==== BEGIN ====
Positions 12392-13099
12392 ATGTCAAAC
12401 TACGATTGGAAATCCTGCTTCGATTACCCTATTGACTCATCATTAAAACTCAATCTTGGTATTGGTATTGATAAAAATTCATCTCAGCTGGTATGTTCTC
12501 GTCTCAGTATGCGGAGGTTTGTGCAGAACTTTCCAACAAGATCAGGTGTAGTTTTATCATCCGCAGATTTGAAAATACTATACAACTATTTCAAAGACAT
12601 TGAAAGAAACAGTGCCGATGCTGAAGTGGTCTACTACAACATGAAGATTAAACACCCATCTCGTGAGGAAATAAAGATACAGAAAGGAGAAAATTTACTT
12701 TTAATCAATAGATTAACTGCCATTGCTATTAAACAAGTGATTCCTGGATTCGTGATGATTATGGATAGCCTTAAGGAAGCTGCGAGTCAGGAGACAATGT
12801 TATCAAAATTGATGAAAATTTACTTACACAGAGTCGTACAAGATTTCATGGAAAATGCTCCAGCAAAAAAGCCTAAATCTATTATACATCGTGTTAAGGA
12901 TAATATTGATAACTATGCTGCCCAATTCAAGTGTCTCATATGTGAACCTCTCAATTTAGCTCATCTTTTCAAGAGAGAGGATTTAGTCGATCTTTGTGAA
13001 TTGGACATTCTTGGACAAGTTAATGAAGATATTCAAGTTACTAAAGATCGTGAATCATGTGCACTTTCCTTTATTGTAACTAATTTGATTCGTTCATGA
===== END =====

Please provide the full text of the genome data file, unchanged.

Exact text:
Positions 12392-13099
12392 ATGTCAAAC
12401 TACGATTGGAAATCCTGCTTCGATTACCCTATTGACTCATCATTAAAACTCAATCTTGGTATTGGTATTGATAAAAATTCATCTCAGCTGGTATGTTCTC
12501 GTCTCAGTATGCGGAGGTTTGTGCAGAACTTTCCAACAAGATCAGGTGTAGTTTTATCATCCGCAGATTTGAAAATACTATACAACTATTTCAAAGACAT
12601 TGAAAGAAACAGTGCCGATGCTGAAGTGGTCTACTACAACATGAAGATTAAACACCCATCTCGTGAGGAAATAAAGATACAGAAAGGAGAAAATTTACTT
12701 TTAATCAATAGATTAACTGCCATTGCTATTAAACAAGTGATTCCTGGATTCGTGATGATTATGGATAGCCTTAAGGAAGCTGCGAGTCAGGAGACAATGT
12801 TATCAAAATTGATGAAAATTTACTTACACAGAGTCGTACAAGATTTCATGGAAAATGCTCCAGCAAAAAAGCCTAAATCTATTATACATCGTGTTAAGGA
12901 TAATATTGATAACTATGCTGCCCAATTCAAGTGTCTCATATGTGAACCTCTCAATTTAGCTCATCTTTTCAAGAGAGAGGATTTAGTCGATCTTTGTGAA
13001 TTGGACATTCTTGGACAAGTTAATGAAGATATTCAAGTTACTAAAGATCGTGAATCATGTGCACTTTCCTTTATTGTAACTAATTTGATTCGTTCATGA